While many think of "glow-in-the-dark" materials as mere retro throwbacks to the '80s, scientists say that glowing luminescent technology could be the answer to building a more sustainable cities. From plants infused with luminescent DNA to roads painted with glowing green paint, recent experiments increasingly prove the viability of swapping electric lights for renewable and emission-free, glow-in-the-dark lighting. Keep reading to learn how recent developments in glow-in-the-dark technology could move us closer to a brighter and more energy-efficient future.
Recently, prolific Dutch designer Daan Roosegaarde and civil engineering firm Heijmans nabbed headlines by installing the world’s first glow-in-the-dark road in the Netherlands. The futuristic road is lined with paint treated with photo-luminizing powder that charges in the sunlight and emits a green glow for up to 10 hours at night. The light-absorbing luminescent road paint was developed as part of Roosegaarde’s award-winning “Smart Highway” concept, which seeks to make our roads more interactive, environmentally friendly, and safe, particularly in rural areas that lack street lighting.
Although the pilot program was praised by users for its cool and energy-efficient Tron-like design, engineers ran into an early hiccup shortly after its unveiling. The glow-in-the-dark paint turned out to be sensitive to moisture caused by rainfall, which severely compromised the light output emitted by the markings. Undeterred, Heijmans says that the issue is but a temporary and expected stumbling block for the pilot program. The firm plans to use the insights gained from the month-long trial to introduce an update to Glowing Lines 2.0, which is expected to roll out this summer.
While the “Smart Highway” team irons out the kinks for the photo-luminescent roadways, Roosegaarde is pushing the boundaries of glow-in-the-dark technology in yet another invention that could replace street lights: auto luminescent trees. Working together with Bioglow, an American biotechnology firm that developed the world’s first light producing plants earlier this year, Roosegaarde and collaborator Alexander Krichevsky envision streets lit up by Avatar-style glowing trees. Taking cues from biomimicry, the light-emitting plants are created by splicing in DNA from luminescent marine bacteria. Krichevsky has also started a project separate from Roosegaarde that uses a light coating of “biological paint” rather than genetically modified material to make trees glow in the dark.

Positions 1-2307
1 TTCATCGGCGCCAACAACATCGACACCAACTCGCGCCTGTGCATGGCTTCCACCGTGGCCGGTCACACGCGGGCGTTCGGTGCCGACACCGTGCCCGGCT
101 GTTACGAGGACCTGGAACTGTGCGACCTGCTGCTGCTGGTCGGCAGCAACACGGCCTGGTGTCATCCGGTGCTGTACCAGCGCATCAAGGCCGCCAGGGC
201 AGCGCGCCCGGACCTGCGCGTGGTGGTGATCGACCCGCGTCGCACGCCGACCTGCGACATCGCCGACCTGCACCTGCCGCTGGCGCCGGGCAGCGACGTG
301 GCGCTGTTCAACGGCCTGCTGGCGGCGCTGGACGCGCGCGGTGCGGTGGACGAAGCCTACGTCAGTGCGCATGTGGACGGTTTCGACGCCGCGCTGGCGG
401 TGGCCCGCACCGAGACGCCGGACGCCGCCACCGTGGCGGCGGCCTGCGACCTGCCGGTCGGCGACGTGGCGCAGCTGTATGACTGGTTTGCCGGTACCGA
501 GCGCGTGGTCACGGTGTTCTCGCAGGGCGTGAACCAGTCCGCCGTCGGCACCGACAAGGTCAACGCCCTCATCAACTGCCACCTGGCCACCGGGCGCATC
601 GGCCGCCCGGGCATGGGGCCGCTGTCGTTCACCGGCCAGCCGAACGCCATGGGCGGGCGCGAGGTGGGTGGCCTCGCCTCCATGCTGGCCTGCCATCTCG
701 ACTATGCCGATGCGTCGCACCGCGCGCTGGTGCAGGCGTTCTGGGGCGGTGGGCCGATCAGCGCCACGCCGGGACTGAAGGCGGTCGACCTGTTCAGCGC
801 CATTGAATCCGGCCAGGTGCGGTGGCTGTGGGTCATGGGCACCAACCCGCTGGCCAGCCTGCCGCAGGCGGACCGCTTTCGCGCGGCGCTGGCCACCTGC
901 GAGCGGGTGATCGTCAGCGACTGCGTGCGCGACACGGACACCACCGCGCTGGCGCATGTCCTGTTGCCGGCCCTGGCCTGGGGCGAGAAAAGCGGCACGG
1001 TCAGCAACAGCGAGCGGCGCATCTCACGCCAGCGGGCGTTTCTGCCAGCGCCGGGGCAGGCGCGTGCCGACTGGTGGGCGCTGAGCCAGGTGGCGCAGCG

It’s unclear how soon glow-in-the-dark technology will supplement or even replace electricity-guzzling light sources, but recent scientific breakthroughs have firmly moved these innovative ideas from the realm of science fiction to reality. This great “first” might very well be the next stage in eco-living: just like the LED bulb, we predict that it’s only a matter of time before these cleaner and more sustainable forms of lighting become an affordable staple in our future world.
Great innovations in technology have had enormous impact on people’s lives, and changed the entire world forever. From the first electric light to the first phone call, and even the first email, innovation has moved us into a future that previous generations couldn’t have imagined. How have these historic firsts influenced your own life? How do you feel about this new glow-in-the-dark technology?
Doing things for the first time keeps the world interesting. It helps us progress and discover, but there has to be someone who’s prepared to step over the edge. It takes courage to cross an ocean or set foot on the moon, but it also takes collaboration, ambition and effort. All around us people are doing things for the first time and Vodafone wants to help them get there. We want to share their stories, because when technology and human endeavour come together, amazing things happen. Share your firsts with Vodafone here!